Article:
OBVERSE 2
OBVERSE 2

OBVERSE 2

Cropped catalog scan

Cropped catalog scan

Book Photo

Book Photo

cropped obverse - 2

cropped obverse - 2

ZFC0617

36 Star "Grand Luminary" Lincoln Mourning Flag.

Sub-collection: Mastai - Early American Flags

36 Star U.S. "Grand Luminary" - President Abraham Lincoln Mourning Flag.
This 36 star grand luminary flag's history is rich; it was used in Providence, Rhode Island, as a mourning flag after the assassination of Abraham Lincoln. It was formerly part of the acclaimed collection of noted antique dealer Mr. Boleslaw Mastai and his wife Marie-Louise d'Otrange Mastai, formerly of New York City, and later Amagansett, Long Island. Their collection was the result of fifty years of collecting, research and study by the late husband-wife team. Mastai, started collecting in the early 20th century and amassed to greatest private flag collection in the United States; which he detailed in his landmark book The Stars and The Stripes; The American Flag from Birth of the Republic to the Present, published by Alfred Knopf, New York 1973; which was hailed as a revolution and established the American Flag as both folk art and social history.

Although its popularity had waned during the American Civil War, the grand luminary arrangement of the stars to form one great star still held some degree of favor at the end of the Civil War. In this small silk flag, the stars are formed into a large star centered on a star that is slightly larger than the stars composing the points of the great star. All were applied to the light blue silk canton with white paint. A black silk crepe border was added to this flag during the period of official mourning for the death of President Abraham Lincoln, who was assassinated on the evening of April 14th, 1865 and who died the next morning. Flags were placed in mourning, which in Victorian parlance also meant bordering all or some of the edges of a flag in black crepe. Some flags with inked black borders also survive.




April 15, 1865 New York Herald Extra Edition (reproduction 1885), announcing President's Lincoln's death. ZFC0324




Crepe, used to trim flags as a picture frame border, is the fabric most associated with mourning. 19th century Americans were forced to deal with death on a much larger scale than we face today and the War Between the states claimed lives from practically every American family. Death was so prevalent that mourning customs and rituals were refined from several centuries of superstitions and beliefs as a way of showing proper respect for the deceased. These customs called for changes in flags, clothing, home decor and even in one's way of life all of which are today somewhat difficult to comprehend. It was a time when families perhaps needed the support of the community more than at any other time; they were grieving and yet were expected to shoulder the burden of family responsibilities and overwhelming grief. Mourning was a way for individuals to share grief and gain compassion. The same was true of the nation.

According the printed history of this flag this band of crepe, which surrounds the Great star, was never removed, and the flag was used to mourn other assassinated Presidents, including John F. Kennedy.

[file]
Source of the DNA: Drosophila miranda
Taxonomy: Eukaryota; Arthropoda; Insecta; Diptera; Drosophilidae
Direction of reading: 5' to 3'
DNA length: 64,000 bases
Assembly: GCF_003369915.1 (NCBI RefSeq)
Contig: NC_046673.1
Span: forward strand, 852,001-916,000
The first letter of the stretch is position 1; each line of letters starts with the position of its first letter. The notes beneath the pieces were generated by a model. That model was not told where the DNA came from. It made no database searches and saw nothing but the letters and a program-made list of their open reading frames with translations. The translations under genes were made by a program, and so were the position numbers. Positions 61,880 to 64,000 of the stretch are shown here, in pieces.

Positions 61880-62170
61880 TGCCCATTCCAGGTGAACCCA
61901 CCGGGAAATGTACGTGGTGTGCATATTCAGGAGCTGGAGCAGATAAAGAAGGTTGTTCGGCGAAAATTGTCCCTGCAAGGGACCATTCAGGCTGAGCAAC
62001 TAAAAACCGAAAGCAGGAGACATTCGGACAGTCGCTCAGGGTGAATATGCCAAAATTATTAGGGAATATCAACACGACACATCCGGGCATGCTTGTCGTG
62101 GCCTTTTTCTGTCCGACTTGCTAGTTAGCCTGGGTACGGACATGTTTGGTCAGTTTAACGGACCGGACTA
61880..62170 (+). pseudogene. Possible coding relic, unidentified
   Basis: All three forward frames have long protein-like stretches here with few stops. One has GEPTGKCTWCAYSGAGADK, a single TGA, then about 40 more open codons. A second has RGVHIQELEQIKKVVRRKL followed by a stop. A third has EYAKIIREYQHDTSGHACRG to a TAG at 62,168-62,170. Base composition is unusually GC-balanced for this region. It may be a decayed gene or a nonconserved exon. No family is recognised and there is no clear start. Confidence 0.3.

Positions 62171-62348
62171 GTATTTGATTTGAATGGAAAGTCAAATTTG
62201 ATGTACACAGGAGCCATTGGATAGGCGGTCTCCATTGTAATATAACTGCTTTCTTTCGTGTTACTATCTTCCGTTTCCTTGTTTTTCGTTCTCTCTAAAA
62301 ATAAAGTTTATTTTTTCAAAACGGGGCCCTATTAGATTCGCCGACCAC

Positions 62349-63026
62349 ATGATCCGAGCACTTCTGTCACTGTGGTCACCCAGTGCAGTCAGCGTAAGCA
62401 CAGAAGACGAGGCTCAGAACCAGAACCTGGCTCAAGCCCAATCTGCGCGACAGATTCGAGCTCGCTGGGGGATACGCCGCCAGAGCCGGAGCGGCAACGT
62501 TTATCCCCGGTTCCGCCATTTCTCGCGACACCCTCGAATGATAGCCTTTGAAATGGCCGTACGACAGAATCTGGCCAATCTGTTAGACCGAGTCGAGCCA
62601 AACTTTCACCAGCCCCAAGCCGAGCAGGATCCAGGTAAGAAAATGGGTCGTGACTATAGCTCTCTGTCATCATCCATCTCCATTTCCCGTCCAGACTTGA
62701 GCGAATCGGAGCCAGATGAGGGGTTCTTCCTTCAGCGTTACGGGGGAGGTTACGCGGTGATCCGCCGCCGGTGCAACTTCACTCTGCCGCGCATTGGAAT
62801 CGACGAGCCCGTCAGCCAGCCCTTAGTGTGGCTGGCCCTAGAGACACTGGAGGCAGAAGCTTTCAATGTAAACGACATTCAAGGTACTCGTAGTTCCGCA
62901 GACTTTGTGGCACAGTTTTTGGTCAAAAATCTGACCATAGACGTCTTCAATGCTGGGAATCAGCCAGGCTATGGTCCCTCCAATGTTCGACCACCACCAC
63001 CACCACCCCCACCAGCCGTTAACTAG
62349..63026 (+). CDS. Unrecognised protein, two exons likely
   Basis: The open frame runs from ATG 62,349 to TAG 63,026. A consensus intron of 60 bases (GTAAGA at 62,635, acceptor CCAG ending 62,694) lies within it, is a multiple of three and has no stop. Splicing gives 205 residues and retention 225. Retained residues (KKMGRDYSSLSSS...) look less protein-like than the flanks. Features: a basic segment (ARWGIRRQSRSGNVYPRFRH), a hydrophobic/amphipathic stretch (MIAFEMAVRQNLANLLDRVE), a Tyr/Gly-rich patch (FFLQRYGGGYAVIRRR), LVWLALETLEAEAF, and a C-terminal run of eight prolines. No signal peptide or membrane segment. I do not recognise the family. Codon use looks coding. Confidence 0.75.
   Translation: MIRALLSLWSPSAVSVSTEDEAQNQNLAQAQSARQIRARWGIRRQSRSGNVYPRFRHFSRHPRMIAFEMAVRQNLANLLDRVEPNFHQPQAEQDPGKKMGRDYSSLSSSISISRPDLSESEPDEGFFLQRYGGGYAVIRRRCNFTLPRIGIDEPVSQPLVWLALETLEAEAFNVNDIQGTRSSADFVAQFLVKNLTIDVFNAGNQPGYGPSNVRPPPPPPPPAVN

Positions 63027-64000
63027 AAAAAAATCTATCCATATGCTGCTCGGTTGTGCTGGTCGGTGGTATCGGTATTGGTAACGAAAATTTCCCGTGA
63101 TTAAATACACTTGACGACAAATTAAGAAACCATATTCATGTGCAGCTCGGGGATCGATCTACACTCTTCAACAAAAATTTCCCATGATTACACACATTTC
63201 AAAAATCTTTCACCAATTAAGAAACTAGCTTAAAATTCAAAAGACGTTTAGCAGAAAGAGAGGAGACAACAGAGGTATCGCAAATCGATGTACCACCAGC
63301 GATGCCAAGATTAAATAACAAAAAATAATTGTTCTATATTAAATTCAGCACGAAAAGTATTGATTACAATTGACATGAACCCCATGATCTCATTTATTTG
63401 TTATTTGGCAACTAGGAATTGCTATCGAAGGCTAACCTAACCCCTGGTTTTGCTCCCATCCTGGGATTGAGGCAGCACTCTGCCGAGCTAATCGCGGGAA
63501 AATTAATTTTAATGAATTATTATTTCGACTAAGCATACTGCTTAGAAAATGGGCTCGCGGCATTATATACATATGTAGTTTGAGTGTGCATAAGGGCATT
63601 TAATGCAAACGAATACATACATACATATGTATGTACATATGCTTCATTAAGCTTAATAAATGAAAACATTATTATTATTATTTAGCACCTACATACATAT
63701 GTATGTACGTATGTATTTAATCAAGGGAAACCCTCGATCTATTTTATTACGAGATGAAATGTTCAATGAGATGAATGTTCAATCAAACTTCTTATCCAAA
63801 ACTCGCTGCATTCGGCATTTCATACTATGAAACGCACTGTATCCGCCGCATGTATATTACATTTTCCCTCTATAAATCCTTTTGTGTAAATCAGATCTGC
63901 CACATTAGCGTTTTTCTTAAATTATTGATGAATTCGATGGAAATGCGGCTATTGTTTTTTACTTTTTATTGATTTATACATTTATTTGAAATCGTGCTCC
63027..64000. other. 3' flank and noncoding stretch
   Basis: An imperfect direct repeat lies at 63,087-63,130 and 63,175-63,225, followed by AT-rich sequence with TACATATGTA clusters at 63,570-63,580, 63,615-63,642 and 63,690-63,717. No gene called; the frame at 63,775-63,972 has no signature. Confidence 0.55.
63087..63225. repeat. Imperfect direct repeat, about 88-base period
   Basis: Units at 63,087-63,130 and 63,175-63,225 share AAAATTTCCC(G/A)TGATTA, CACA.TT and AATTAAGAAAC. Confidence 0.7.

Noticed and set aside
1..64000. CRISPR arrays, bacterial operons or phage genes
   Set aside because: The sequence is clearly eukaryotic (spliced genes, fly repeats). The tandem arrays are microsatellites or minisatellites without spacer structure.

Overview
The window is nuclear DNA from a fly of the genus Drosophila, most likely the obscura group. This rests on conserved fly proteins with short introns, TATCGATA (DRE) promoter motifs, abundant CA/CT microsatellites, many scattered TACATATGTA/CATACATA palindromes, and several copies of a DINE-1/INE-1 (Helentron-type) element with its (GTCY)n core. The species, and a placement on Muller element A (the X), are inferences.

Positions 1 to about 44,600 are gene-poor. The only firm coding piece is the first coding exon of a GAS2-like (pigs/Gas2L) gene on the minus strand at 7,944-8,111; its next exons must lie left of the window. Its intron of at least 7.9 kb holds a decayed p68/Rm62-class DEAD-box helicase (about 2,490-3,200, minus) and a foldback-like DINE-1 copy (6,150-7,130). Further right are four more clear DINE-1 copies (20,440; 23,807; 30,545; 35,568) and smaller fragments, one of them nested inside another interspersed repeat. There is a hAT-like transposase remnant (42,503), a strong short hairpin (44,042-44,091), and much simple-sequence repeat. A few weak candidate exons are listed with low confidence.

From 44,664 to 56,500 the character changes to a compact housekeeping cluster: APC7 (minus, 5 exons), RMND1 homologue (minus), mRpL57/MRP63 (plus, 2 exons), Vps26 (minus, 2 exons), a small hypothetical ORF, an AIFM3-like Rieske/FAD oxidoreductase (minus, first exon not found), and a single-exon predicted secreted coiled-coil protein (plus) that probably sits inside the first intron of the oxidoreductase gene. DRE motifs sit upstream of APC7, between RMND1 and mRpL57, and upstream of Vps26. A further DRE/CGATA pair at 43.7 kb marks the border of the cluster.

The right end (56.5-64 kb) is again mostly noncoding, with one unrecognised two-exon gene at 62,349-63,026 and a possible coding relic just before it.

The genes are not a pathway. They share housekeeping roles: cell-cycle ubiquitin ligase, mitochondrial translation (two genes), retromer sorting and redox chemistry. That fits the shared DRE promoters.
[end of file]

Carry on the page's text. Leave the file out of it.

Exhibition History:

First Presidio Exhibit
(ZFC0617)
36-Star Grand Luminary United States Mourning Flag

Exhibited in The American Flag, I and II

Second Presidio Exhibit, 2003 - GALLERY V
(ZFC0617)
36-Star Grand Luminary United States Mourning Flag

Chicago Meeting December, 2003
(ZFC0617)
36-Star Grand Luminary United States Mourning Flag


University of California - Santa Cruz
Board of Councilors Meeting, 7 June 2012
Rare Flags Exhibit


Publication History:
Madaus, Howard M., Dr, Whitney Smith, The American Flag: Two Centuries of Concord and Conflict. Santa Cruz: VZ Publications, 2006, p. 90-91.

Depicted in Mastai (1973), p. 155.
Depicted in American Flags, p.57.
Depicted in The American Flag, pp. 90-1.

Provenance:
Acquired by Boleslaw Mastai at estate auction in Providence, Rhode Island.
Acquired by the Zaricor Flag Collection (ZFC0617) in 2002 from the Mastai Flag Collection through auction at Sotheby's of New York City.

ZFC Significant Flag
Item is Framed

Sources:



Madaus, Howard M.- Whitney Smith, The American Flag: Two Centuries of Concord and Conflict, VZ Publications, Santa Cruz, 2006.

Mastai, Boleslaw and Marie-Louise D'Otrange, The Stars and The Stripes: The American Flag as Art and as History from the Birth of the republic to the Present, Knopf, New York, 1973.

Samuel Chester Reid, Wikipedia, 24 October 2011, from: http://en.wikipedia.org/wiki/Samuel_Chester_Reid

Great Star Flags (U.S.), Flags of the World, 25 October 2011, from: http://www.crwflags.com/fotw/flags/us-gstar.html

Martucci, David, Great Star Flags, US Flags: Part 5, 25 October 2011, from: http://www.midcoast.com/~martucci/flags/us-hist6.html

The Many Constellations of Old Glory, Historical Flags of Our Ancestors!, 25 October 2011, from: http://www.loeser.us/flags/us_flags.html

Image Credits:
Zaricor Flag Collection

Mastai, Boleslaw and Marie-Louise D'Otrange, The Stars and The Stripes: The American Flag as Art and as History from the Birth of the republic to the Present, Knopf, New York, 1973.



Hoist & Fly

Width of Hoist 25.75
Length of Fly 36.25

Stars

Comments on Star Measurements Grand luminary/Great star flag with black mourning crepe.

Frame

Is it framed? yes
Frame Height 33.75
Frame Length 43.75

Stars

Number of Stars 36
How are the stars embeded? Painted
Are there stars on obverse? no
Are there stars on reverse? no

Stripes

Number of Stripes 13
Color of Top Stripe Red
Color of Bottom Stripe Red
Has a Blood Stripe? no

Nationality

Nation Represented United States

Fabric

Fabric Silk

Attachment

Method of Attachment Whip-stitched

Applica

Applique Sides Single Faced = Mirror Image Reverse

PDF Files
Gallery Copy

Documentation

Public Copy & Signs



Condition

Condition Good
Displayable yes

Date

Date 1865

Exhibits

Exhibition Copy First Presidio Exhibit
(ZFC0617)
36-STAR GRAND LUMINARY UNITED STATES MOURNING FLAG
Date: 1865
Media: Silk with painted stars; all hand sewn